City Focus – Philadelphia

By Catherine Sturman

Ranked as one of the ‘top 10 coolest US cities to visit in 2018’ by Forbes, Philadelphia continues to excite all those who visit 

Gaining up to 10 industry awards in 2017-18, Philadelphia reigns supreme as one of the most popular historic destinations to visit in the US. The birthplace of Declaration of Independence and the US Constitution, the vibrant city welcomed over 43mn people in 2017, with 38mn visiting solely for leisure purposes.

Housing a diverse 1.6mn population, composed of 643,763 black residents (41%), 543,137 white residents (35%), as well as Hispanic (14%) and Asian residents (7%), over 319,000 citizens within Philadelphia speak a second language.  

Previously renowned for its textiles and ironworks, as well as its shipbuilding, locomotives and strength within the oil, glass, coal and steel sectors, the city has sought to modernize and attract new and upcoming talent in a number of new industries. Witnessing eight years of consistent visitation growth, fully supporting its food and beverage, lodgings, transport, recreational and retail facilities, visitor spend within Greater Philadelphia rose to US$7.1bn in 2017, a 4% rise from $6.8bn in 2016.


Historical significance

Designed by Sir William Penn, central Philadelphia remains famous for its historic sites which celebrate its rich culture and history.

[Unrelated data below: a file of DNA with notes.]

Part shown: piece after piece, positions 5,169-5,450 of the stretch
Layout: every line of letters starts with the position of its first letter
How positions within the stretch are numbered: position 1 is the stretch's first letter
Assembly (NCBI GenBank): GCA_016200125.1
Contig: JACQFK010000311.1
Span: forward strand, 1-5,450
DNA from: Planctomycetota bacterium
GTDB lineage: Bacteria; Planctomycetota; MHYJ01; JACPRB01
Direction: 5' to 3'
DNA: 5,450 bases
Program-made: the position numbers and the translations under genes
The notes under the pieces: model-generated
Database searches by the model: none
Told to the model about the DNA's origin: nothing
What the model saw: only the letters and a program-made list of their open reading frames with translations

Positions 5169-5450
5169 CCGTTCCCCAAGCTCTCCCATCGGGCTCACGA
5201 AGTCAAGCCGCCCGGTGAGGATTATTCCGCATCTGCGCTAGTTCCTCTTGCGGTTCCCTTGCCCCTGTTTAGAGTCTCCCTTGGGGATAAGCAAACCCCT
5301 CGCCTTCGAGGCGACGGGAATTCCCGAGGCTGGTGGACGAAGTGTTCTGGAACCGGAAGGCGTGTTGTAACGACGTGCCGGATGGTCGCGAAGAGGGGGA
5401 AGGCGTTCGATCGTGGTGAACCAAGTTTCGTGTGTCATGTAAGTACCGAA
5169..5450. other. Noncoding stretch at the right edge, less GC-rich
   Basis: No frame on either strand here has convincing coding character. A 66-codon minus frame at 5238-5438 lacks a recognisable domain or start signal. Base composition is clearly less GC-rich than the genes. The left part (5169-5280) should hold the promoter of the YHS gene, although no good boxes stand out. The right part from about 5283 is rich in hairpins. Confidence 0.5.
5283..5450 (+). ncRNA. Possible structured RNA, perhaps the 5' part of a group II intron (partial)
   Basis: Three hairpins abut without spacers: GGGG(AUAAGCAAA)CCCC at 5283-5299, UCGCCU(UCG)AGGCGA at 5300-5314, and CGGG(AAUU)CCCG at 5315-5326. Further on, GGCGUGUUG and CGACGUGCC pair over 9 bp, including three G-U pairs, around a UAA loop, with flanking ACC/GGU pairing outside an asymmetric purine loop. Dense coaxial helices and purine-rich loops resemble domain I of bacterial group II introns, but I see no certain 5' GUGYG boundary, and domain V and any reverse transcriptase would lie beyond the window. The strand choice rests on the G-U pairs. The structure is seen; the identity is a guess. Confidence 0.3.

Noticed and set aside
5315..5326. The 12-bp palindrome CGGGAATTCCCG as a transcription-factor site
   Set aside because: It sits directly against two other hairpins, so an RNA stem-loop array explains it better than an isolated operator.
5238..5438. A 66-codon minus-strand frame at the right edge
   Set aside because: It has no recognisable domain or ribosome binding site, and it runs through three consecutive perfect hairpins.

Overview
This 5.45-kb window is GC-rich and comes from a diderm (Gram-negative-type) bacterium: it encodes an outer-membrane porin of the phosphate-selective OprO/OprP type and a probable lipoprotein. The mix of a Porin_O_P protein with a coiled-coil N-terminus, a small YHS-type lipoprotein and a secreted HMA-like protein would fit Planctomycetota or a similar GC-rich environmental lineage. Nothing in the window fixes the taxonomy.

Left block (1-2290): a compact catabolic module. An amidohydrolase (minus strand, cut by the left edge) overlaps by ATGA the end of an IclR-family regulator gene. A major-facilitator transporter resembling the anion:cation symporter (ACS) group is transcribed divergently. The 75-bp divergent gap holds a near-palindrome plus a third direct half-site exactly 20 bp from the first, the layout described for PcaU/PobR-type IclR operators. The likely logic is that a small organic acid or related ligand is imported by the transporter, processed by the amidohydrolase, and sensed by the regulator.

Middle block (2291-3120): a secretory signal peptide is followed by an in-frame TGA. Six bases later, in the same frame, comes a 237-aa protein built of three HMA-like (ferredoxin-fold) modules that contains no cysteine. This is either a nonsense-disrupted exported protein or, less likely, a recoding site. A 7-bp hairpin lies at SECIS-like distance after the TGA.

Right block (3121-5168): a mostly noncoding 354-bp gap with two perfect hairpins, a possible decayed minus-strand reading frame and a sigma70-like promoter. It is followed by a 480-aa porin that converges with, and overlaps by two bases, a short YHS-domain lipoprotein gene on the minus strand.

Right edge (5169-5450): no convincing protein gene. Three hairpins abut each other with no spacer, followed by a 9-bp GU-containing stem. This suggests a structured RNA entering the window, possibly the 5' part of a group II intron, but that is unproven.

Home to a number of important buildings, such as world-renowned UNESCO World Heritage Site, Independence Hall, increasing numbers visit Independence National Historical Park each year to see where the Declaration of Independence and the US Constitution were both established. Welcoming over 5mn visitors in 2016, The Liberty Bell Center is also an iconic symbol.

Indeed, liberty, freedom, choice and independence are all of significant importance within Philadelphia. Whilst it remains the home to a large African American and Puerto Rican community, as well as European immigrants who settled in the city in the 19th century, it is renowned for its key role within the abolition of slavery and the increased demands for social and economic rights for all citizens. The city’s colonial past is still heavily reflected in its architecture, as well as its artistic flair and, of course, its famous culinary delights, all of which local citizens are immensely proud. From a Philadelphia cheese steak to oyster crackers and desserts, famous indoor market Reading Terminal, the city’s oldest farmers market, provides an array of local dishes which all depict its colorful background.


Rising popularity

A construction boom in the 1990s and 2000s led the city’s popularity to steadily rise for both corporate and leisure travellers. Since the late 1990s, Philadelphia has witnessed a 74% increase in total available hotel room nights, with over 1.1mn leisure hotel room nights booked in 2017.

Whilst local buses connect visitors to nearby suburbs, the Port Authority Transit Corporation (PATCO) high-speed rail links the city with wider Pennsylvania and travels underground to reach Camden County and New Jersey. Popular with corporate travellers, for those who are conscious of their carbon footprint, the Delaware River Trail is also utilized by cyclists, and connects to the city’s main waterfront. Additionally, pedestrian walkways also cater towards high volumes of traffic.

The city remains keen to reflect its cultural importance through its lively entertainment scene, topped off with stunning sunsets and communal spaces. Utilized by many of the city’s residents and situated close to Benjamin Franklin Bridge, Race Street Pier is perfect for those who want a scenic spot to relax and hosts a number of local activities. Additionally, famous green spaces, such as Fairmount Park which spans 2,050 acres, and The Navy Yard remain iconic spots.